Want to know how to stop overthinking? If you're struggling to quieten a busy brain, you'll know all about the vicious cycle and negative effects of incessant worrying. The good news is, there are ways you can keep your mind distracted when you're in the trap of overthinking. Below, we reveal nine tips to help when stressful thoughts are stuck on repeat...
1. Challenge negative thoughts
Do you have a tendency to jump to the worst-case scenario? Like thinking one small work mistake means you're going to lose your job and then become homeless. To the overthinking brain, these leaps don't always seem unreasonable, which is why it's important to take a step back when you notice your thoughts are starting to spiral out of control. Challenge your brain. Is it really that bad? What evidence do you have that the worst will happen? Pressing pause and reflecting on your worries can help you turn your attention to solving them. Which leads us to...
2. Focus on solving the problem
Recognise that you're overthinking. Then, instead of going over and over the worry in your mind, turn your attention to taking proactive action that will make the worry go away. If you can, come up with a solution to the problem, along with a plan B if needed. Focusing on fixing your worries (however long it takes) will make you feel a lot better than dwelling on them.
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3. Set a time limit on worrying
It's not so easy to stop worrying entirely, so allocate yourself 'worry time' each day. Choose a time when you have nothing else you need to be doing, and put a limit on how long you're allowed to think about it. This should be no more than 20 minutes. Then, if a negative thought comes up outside the 'worry period', tell yourself you have to set it aside for later. When that time comes around, you might have even forgotten about what was bothering you.
4. Try mindfulness practices
Mindfulness practices, like concentration meditation, aren't for everyone, but you lose nothing by giving them a try. Especially as YouTube is full of free meditation videos. So, in times of stress, why not set aside 30 minutes to embrace mindfulness? You can even keep active in the process with walking meditation or a yoga session. If it doesn't work for you, then that's okay. But if it does, you've found a new way to calm your mind and stop overthinking.
5. Log your overthinking pattern
Try to break the habit of overthinking by tracking your triggers. When you find yourself ruminating, jot it down in a journal, including:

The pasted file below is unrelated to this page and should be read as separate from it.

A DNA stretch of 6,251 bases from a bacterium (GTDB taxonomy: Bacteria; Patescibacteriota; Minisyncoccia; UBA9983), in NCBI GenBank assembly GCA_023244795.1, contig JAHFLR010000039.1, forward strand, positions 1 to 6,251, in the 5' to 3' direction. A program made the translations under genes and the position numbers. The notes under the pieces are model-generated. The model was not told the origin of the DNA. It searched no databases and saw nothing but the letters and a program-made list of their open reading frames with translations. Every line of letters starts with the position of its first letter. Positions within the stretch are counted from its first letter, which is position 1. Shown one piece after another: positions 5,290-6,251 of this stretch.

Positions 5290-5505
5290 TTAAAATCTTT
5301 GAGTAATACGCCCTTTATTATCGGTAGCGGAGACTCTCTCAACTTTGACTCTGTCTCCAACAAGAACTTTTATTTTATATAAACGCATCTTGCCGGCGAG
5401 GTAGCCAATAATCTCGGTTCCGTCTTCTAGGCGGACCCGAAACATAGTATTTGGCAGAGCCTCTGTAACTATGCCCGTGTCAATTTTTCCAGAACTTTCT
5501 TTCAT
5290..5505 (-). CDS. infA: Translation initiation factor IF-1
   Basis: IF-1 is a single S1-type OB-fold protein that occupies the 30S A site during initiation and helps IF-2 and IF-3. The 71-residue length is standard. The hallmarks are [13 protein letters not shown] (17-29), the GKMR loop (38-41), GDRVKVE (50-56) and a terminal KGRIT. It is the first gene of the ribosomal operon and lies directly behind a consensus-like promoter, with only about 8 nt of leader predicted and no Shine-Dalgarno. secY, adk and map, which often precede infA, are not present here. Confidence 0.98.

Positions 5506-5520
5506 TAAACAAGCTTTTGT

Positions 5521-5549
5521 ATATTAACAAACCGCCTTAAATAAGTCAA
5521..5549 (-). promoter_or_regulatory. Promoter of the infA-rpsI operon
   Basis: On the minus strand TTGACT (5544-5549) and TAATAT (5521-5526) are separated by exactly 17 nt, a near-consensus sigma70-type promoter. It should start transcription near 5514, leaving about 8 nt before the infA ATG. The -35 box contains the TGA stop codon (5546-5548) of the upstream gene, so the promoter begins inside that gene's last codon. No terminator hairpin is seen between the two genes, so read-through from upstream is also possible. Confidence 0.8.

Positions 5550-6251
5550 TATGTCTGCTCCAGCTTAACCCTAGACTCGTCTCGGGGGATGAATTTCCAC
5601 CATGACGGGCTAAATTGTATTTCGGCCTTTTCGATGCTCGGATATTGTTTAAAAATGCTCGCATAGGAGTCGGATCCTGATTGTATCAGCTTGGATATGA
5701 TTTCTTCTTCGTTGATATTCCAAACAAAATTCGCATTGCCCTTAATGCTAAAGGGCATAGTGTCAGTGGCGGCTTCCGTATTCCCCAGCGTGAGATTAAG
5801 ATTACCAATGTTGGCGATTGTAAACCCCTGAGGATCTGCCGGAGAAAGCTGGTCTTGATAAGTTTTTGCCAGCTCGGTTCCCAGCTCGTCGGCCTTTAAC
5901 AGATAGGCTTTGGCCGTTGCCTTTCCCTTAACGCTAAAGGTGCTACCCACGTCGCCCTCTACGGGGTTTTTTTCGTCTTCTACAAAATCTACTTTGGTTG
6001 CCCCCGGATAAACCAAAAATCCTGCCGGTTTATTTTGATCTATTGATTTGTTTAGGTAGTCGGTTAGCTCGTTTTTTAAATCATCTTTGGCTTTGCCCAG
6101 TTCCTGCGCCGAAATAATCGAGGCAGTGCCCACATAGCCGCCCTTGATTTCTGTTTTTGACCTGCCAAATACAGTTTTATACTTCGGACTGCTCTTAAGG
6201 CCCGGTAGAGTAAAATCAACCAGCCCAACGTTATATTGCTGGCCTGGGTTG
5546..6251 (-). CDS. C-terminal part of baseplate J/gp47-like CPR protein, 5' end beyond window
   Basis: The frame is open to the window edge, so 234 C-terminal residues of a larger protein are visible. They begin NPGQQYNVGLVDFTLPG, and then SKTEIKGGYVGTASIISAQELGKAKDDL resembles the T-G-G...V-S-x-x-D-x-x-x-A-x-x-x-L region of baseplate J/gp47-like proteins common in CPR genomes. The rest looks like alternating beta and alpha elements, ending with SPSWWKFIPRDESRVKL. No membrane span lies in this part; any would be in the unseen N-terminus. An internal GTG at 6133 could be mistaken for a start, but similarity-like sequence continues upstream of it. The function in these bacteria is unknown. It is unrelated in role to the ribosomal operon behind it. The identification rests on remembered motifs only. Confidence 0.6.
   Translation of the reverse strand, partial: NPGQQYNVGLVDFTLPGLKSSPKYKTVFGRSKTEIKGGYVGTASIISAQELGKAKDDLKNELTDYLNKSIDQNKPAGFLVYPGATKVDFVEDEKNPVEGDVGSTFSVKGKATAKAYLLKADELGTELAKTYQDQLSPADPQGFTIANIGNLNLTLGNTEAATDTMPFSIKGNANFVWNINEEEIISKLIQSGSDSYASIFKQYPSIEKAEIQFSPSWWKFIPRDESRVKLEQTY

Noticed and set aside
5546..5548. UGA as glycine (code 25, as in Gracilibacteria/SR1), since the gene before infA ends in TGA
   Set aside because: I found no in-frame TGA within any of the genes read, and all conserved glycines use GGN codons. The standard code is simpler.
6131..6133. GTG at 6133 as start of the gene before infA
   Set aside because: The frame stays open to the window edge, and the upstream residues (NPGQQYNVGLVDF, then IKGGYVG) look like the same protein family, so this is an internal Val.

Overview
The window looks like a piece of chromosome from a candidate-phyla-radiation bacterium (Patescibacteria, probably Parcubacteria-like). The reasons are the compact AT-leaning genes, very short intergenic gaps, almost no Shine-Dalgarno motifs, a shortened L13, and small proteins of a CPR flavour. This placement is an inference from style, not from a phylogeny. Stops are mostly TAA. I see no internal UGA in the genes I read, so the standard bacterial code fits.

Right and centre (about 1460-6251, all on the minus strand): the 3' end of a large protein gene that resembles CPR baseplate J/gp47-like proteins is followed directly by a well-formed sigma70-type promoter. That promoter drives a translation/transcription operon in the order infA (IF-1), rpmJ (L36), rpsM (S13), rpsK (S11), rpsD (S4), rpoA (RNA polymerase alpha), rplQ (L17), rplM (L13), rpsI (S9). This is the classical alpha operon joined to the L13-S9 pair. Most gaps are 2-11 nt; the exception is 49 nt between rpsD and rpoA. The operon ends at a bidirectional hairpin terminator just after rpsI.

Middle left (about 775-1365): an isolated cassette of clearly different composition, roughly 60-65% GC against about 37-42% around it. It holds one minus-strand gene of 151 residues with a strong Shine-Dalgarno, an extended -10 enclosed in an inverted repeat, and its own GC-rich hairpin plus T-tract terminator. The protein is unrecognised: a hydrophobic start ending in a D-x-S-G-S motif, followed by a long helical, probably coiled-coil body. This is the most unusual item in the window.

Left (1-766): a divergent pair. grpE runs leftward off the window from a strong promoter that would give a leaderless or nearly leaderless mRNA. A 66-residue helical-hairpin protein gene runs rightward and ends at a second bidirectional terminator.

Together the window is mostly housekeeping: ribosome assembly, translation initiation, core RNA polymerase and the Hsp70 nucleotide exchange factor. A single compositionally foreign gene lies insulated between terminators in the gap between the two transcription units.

- The date and time.
- What you're worrying about.
- What caused it.
- How it's making you feel.
- How long you've been thinking about it.
- What you want to/should be doing instead.
After a while, you might start to spot patterns in your overthinking. For example, it could happen more when at certain times of day, when you feel you should be doing a particular task, or even when you watch a specific TV show that triggers unwanted emotions. When you find these patterns, you can start to break them by adding new habits and distractions to your day.
6. Find a good distraction
Sometimes, to stop the vicious cycle of overthinking, we turn to negative distractions (think overworking or doom-scrolling). Before you go down that hole, find good, healthy distractions instead that keep you busy and, above all, happy. It could be a new hobby, like painting, walking, crocheting, cycling or cooking. Or it could be trying self-care, like giving yourself a massage or a facial each night. Side note: if you go down the massage route, try the CBD Muscle Balm and these massage tips. Not only will they keep your mind distracted, but they'll help you work out tension from all that stressing too.
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7. Put worries into perspective
Will whatever you're worrying about still affect you in three months? Six months? One year from now? Often, the answer is 'no' – and remembering that can help you put overthinking into perspective. This isn't the case for every worry, but for those that apply, remind yourself of the above. It might just help you see a stressful day in a whole new light.
8. Do an act of kindness
One of the very best distractions is a good deed. By helping someone else, you not only quieten down a busy brain, but you also get that feel-good boost of a job well done. So, try an act of kindness – big or small. It could be something simple, like sending a nice message to a friend who needs a pick-me-up, or something bigger, like taking part in volunteer work to support your local community.
9. Ask for help
If you're worrying more than usual, or you suspect your overthinking might be a sign of chronic stress or anxiety, don't be afraid to reach out for help from an expert. Taking that first step can feel daunting, but it could mean the start of a happier future. Talk to your doctor or find a trained therapist through the NHS talking therapies service finder. You don't have to go through it alone.
Up next: Discover the best natural home remedies for anxiety, featuring easy-to-follow tips for taking back control of your body and mind.